BRATISLAVA (Reuters) - Slovakia’s parliament on Tuesday brought down the government by rejecting a plan to expand the euro zone’s EFSF rescue fund, crucial to containing a spreading debt crisis.
However, the outgoing finance minister, Ivan Miklos, said the plan could still be approved by the end of the week.
Prime Minister Iveta Radicova had made the issue into a vote of confidence to try to prevent one of her coalition partners, the liberal Freedom and Solidarity (SaS) party, from opposing the EFSF, but in vain.
The count showed 55 votes in favor and nine against out of a chamber of 150 deputies. The remainder, including the SaS deputies, were absent or did not register a vote, and a majority of all seats was required for the motion to pass.
Radicova is expected to call another vote that is likely to pass comfortably with the support of the main opposition party, Smer, which had demanded a reshuffle or resignation as the price for its support.
“There is an assumption that the EFSF, one way or the other, will be approved by the end of the week,” Miklos told parliament ahead of the vote.
Slovakia is the only euro zone member yet to ratify the deal.
The prospect of further delays to the ratification of expanded powers for the European Financial Stability Facility (EFSF) hit markets already under pressure from signs that the crisis is spilling beyond Greece’s borders.
Even as Slovakia wrangles over the July agreement, euro zone leaders are scrambling to give the 440 billion euro ($600 billion) safety net even greater clout.
The leftist opposition Smer party has repeatedly said it supports the EFSF plan in principle and is ready to discuss backing it once the government is out of office.
“Smer is curious to see what the ruling coalition parties will propose in return for a fast-track vote and approval of this vital document for Slovakia,” Smer’s leader, former prime minister Robert Fico, told parliament.
“Smer is ready for this discussion.”
A senior Smer official said he believed a new vote would be held “as soon as possible.”
Political analyst Grigorij Meseznikov said that, while talks on forming a new cabinet may take weeks, approval of the EFSF plan could come fast.
“I expect that quite quickly after the fall of this cabinet the rescue fund will be approved, within four days, because we are in a newly defined situation and Fico will position himself as the savior of the euro zone and Slovakia,” he said.
The SaS had argued that, as one of the poorest members of the single currency club, Slovakia should not pay for debts racked up by richer countries.
“These are things that severely damage Slovakia. Slovakia is not responsible for saving the world,” SaS leader Richard Sulik said ahead of the vote.
While Slovakia has been dragging its feet, euro zone leaders are discussing further action.
Germany and France, the leading powers in the bloc, have promised to propose a comprehensive strategy to fight the debt crisis at the EU summit, and there is a growing acceptance that a second Greek bailout agreed in July along with the EFSF expansion may not be sufficient.
A rush is now on to further beef up the rescue fund and shore up banks. European Central Bank President Jean Claude Trichet said on Tuesday the crisis had become systemic and could threaten global economic stability.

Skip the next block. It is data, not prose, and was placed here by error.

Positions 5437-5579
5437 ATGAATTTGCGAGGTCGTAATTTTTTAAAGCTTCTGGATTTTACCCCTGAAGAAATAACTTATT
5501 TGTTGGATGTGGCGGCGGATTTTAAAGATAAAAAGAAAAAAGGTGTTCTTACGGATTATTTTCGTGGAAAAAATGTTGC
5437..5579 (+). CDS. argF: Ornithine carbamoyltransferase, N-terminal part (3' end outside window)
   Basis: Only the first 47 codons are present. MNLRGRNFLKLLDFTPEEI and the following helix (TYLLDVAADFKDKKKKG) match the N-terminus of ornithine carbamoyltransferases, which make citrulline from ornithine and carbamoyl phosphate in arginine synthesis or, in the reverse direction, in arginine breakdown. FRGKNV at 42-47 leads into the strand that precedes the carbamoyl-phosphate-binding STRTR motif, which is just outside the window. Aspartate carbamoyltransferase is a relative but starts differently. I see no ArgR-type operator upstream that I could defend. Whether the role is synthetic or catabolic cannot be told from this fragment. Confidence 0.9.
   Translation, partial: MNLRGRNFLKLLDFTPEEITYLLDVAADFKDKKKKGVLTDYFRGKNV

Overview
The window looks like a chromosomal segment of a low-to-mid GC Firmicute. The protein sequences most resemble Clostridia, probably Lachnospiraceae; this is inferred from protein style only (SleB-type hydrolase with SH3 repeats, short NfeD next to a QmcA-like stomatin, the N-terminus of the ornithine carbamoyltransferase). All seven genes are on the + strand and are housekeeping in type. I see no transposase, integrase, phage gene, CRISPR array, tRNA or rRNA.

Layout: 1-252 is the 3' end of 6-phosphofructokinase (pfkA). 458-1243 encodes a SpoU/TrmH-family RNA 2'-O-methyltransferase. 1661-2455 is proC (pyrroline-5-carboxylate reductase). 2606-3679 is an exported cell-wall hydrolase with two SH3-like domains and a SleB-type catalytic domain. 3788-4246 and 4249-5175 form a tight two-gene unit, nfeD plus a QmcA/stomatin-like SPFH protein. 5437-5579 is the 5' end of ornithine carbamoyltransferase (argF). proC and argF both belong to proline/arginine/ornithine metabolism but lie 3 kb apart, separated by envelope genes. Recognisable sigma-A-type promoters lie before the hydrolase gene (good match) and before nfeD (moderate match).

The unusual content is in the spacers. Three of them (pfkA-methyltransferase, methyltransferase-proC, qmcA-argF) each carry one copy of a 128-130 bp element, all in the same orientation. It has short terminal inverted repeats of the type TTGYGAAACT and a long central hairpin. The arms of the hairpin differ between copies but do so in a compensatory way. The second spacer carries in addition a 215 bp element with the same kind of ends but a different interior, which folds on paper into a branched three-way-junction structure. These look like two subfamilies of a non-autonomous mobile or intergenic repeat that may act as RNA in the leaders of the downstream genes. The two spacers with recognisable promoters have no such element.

The EFSF agreement is intended to increase its coffers, allow it to buy bonds from the market to support countries under attack, bail out members who need funding and help them prop up failing banks.
Assuming Slovakia’s parliament does eventually ratify the EFSF, lawmakers must adjust domestic legislation to implement the deal — an issue analysts say should not pose a problem once Radicova secures the necessary support.
Radicova said last week she was personally committed to ratifying the agreement by October 14 ahead of a meeting of euro zone leaders — which has now been pushed back by a week to October 23.
Under the constitution, she will now have to resign but will stay in office until a new administration is in place. President Ivan Gasparovic must find a new prime minister. An early election is possible but is not a given.
Trepidation over the Slovak vote showed in markets on Tuesday. European shares fell after a four-day rally.
Sulik said he understood that markets welcomed governments pouring taxpayers’ money into the private sector to prevent institutions failing, but that the approach had to be resisted.
“We simply must not be afraid of this,” he said.
“When bourses fall and shares go down, let them. They will be cheaper and more people will buy them. This is called supply and demand.”
A poll on Monday indicated that almost half of Slovaks support expanding the euro zone safety net, with 36 percent opposed, and many cringe at the idea that Slovakia could help trigger a new global economic downturn like the one that sent the export-dependent country into recession two years ago.
But with Slovak salaries averaging just 780 euros a month — just a touch above Greece’s 750 euro minimum wage — many people in the country of 5.4 million also bridle at the thought of footing the bill for overspending in Athens, Dublin or Rome.
Last year, the Slovak ruling parties campaigned on pledges not to support the first bailout of Greece, and Slovakia duly stayed out of that package.
Additional reporting by Petra Kovacova; Writing by Michael Winfrey and Jan Lopatka; Editing by Kevin Liffey